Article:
50 Best Albums of 2013

The past 12 months had more great music going on than any year in recent memory. Some of the most innovative artists of the last decade — Kanye West, Daft Punk, Queens of the Stone Age, Vampire Weekend and Arcade Fire — all made watershed albums. Rock & roll greats like John Fogerty, Paul McCartney and David Bowie proved they could be as vital as ever. The EDM explosion kept blowing up thanks to artists like Disclosure and Avicii; old-school titans like Eminem and Pusha T pushed hip-hop forward alongside new-school innovators like Chance the Rapper, Earl Sweatshirt, J. Cole and Danny Brown; Kacey Musgraves and Ashley Monroe made country that was traditional and iconoclastic. But the most exciting news of the year might've been the astonishing number of breakout new artists, from retro-Eighties sister act Haim, to Brit-folk prodigy Jake Bugg, to indie-rockers Parquet Courts, to post-punkers Savages to chart-topping 17-year-old truth-bomber Lorde. Even Miley Cyrus' wrecking ball of an adult-oriented breakout album was kinda awesome. Oh 2013, you gave so much and asked so little; 2014, get crackin'. You've got a lot to live up to.  

Contributors: Jon Dolan, Will Hermes, Christian Hoard, Rob Sheffield, and Simon Vozick-Levinson

50. Beck, 'Song Reader'

Courtesy McSweeney's Publishing

There's old-school, and then there's "Man, it would rule if someone would invent electricity" old-school. Beck's "album" of sheet music turned out to be a sly collection of folky swing tunes, steeped in Beck's absurdist wit. One ukulele ballad, "Old Shanghai," even became a YouTube hit.

49. The Flaming Lips, 'The Terror'

Courtesy Warner Brothers Records

The Lips return to the apocalyptic acid punk of their Eighties albums, with monkish meditation, darkening-plains rumble and scouring electronics. It's what happens when psych heroes find the hard-won honesty in whoa-dude revelation.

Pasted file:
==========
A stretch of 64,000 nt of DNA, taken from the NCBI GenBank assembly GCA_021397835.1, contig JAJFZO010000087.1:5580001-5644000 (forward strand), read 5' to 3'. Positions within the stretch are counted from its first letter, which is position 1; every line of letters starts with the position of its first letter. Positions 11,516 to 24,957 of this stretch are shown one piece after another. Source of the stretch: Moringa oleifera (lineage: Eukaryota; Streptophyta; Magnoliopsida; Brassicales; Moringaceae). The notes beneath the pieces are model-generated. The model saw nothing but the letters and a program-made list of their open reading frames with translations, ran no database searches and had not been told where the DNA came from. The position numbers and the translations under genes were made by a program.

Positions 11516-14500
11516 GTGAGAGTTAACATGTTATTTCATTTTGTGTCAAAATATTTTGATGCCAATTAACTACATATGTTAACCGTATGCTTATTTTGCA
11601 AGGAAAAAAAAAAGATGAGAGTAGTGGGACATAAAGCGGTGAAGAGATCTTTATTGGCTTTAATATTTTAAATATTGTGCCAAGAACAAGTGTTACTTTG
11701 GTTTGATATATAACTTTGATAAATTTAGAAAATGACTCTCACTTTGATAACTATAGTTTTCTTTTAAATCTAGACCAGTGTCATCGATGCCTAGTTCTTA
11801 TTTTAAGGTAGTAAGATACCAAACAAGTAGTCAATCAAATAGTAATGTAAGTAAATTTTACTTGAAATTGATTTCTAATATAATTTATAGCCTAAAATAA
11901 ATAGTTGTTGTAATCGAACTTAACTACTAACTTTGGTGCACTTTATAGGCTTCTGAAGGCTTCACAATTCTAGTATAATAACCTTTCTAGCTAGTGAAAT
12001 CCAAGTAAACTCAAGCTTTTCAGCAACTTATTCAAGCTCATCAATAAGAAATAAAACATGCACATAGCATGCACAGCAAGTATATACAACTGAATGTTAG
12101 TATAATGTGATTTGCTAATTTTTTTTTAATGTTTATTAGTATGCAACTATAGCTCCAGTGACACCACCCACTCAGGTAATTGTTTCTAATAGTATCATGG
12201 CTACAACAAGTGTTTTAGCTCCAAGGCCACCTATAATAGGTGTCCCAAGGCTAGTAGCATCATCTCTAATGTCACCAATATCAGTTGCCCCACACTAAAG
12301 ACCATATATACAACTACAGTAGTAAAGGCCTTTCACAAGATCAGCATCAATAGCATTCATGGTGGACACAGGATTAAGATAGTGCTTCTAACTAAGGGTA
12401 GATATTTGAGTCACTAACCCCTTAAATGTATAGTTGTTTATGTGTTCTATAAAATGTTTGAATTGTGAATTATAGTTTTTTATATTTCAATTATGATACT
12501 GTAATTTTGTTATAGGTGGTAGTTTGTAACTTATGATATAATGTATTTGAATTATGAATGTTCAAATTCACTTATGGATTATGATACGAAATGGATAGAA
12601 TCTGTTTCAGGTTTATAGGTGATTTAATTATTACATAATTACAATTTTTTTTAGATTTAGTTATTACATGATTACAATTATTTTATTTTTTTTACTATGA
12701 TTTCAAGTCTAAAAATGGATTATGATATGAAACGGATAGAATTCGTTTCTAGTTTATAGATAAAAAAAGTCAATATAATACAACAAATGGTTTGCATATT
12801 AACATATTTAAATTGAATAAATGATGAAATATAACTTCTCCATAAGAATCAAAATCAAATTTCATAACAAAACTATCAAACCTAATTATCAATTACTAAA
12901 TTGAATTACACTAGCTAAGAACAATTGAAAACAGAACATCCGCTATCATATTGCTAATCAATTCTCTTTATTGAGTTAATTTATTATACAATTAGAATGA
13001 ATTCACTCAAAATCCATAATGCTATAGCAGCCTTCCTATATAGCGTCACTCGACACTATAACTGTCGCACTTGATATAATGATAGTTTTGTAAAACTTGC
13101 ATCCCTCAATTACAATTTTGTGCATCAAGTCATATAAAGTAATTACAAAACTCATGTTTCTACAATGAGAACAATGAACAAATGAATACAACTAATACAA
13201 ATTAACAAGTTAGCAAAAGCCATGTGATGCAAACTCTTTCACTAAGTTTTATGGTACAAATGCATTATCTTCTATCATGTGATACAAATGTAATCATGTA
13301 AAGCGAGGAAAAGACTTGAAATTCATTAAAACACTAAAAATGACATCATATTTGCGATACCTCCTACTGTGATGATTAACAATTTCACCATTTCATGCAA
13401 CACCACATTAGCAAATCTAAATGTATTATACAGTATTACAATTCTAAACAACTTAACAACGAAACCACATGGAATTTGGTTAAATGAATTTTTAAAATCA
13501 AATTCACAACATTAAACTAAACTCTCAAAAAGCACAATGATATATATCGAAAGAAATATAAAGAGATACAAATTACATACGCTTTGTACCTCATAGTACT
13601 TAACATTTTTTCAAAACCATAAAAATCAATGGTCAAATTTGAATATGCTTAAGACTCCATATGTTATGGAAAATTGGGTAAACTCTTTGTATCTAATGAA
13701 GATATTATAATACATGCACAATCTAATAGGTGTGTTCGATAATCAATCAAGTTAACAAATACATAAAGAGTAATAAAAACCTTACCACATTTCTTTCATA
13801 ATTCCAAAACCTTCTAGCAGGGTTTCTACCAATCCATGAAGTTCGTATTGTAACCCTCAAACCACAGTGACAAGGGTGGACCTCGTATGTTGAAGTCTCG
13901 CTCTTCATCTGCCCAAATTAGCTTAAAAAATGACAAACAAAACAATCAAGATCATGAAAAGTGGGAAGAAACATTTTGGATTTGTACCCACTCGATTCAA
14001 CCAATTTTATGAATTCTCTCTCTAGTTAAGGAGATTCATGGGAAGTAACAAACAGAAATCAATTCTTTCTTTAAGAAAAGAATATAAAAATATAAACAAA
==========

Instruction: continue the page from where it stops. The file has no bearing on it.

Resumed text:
48. Fuck Buttons, 'Slow Focus'

Courtesy of ATP Recordings

This duo's third set of psychedelic electronic rock gets pretty dark, but its wordless tension-and-release journeys are no less majestic. It's filled with tsunamis of corroded synthesizer noise and industrial beats — like the soundtrack to a dystopian sci-fi movie, or real life in 2013.

47. M.I.A., 'Matangi'

Courtesy Interscope

Once again, the avant-R&B rebel proved the raw power of her global-cauldron dance beats and hater-blasting lyrics. Matangi takes on her bird-flipping 2012 Super Bowl scandal and even has a tender lover's jam in "Come Walk With Me," finding revelation by living out contradiction.

46. Franz Ferdinand, 'Right Thoughts Right Words Right Action'

Courtesy Domino

After four years away, the mod Scottish boys jump back into the game swinging hard. Right Thoughts has many of their friskiest tracks ever, long on witty high-energy blasts of rhythm-guitar lechery.

45. Avicii, 'True'

Courtesy of Universal Island

Hey, you got Mumford & Sons in my EDM! Swedish producer Avicii slyly celebrated electronic music's stateside boom by combining vintage roots music and energetic house beats. It's an exuberant cross-cultural good time, and thanks to anthems like "Wake Me Up," it never lets up.

44. Valerie June, 'Pushin' Against a Stone'

Courtesy Concord

This New York-via-Tennessee singer mixed blues, soul, country, string-band folk and gospel while the Black Keys' Dan Auerbach added old-school ambience. It's the sound of a rookie doing her own thing like no retro-soul singer since Amy Winehouse.

43. Savages, 'Silence Yourself'

Courtesy of Matador Records

"I'm cold and I'm cold and I'm cold and I'm stubborn," Savages' Jehnny Beth informs us on the band's debut. With the repetitive insistence of a howitzer and the urgency of an air-raid siren, these four women made some of 2013's scariest, most thrilling noise, finding new worlds of terror and stress in Eighties U.K. post-punk.

42. Earl Sweatshirt, 'Doris'

Courtesy Columbia Records

Odd Future's brightest cult star lives up to his reputation as an unholy verbal wizard on his long-awaited debut album. He also upends it — pushing past the amoral bomb-lobbing that won him notoriety with a newly introspective style, perfectly suited to third-eye-opening beats courtesy of Pharrell, RZA and Earl himself.

41. J. Cole, 'Born Sinner'

Courtesy Columbia Records

Releasing your major-label rap record the same day as Kanye took balls. So did staying true to hip-hop's vaunted edutaining tradition with a set of hypersmart, excellently self-produced tracks that recall, well, vintage Kanye in their ability to dramatize the tension between Hov-size career ambition and post-Pac truth saying.

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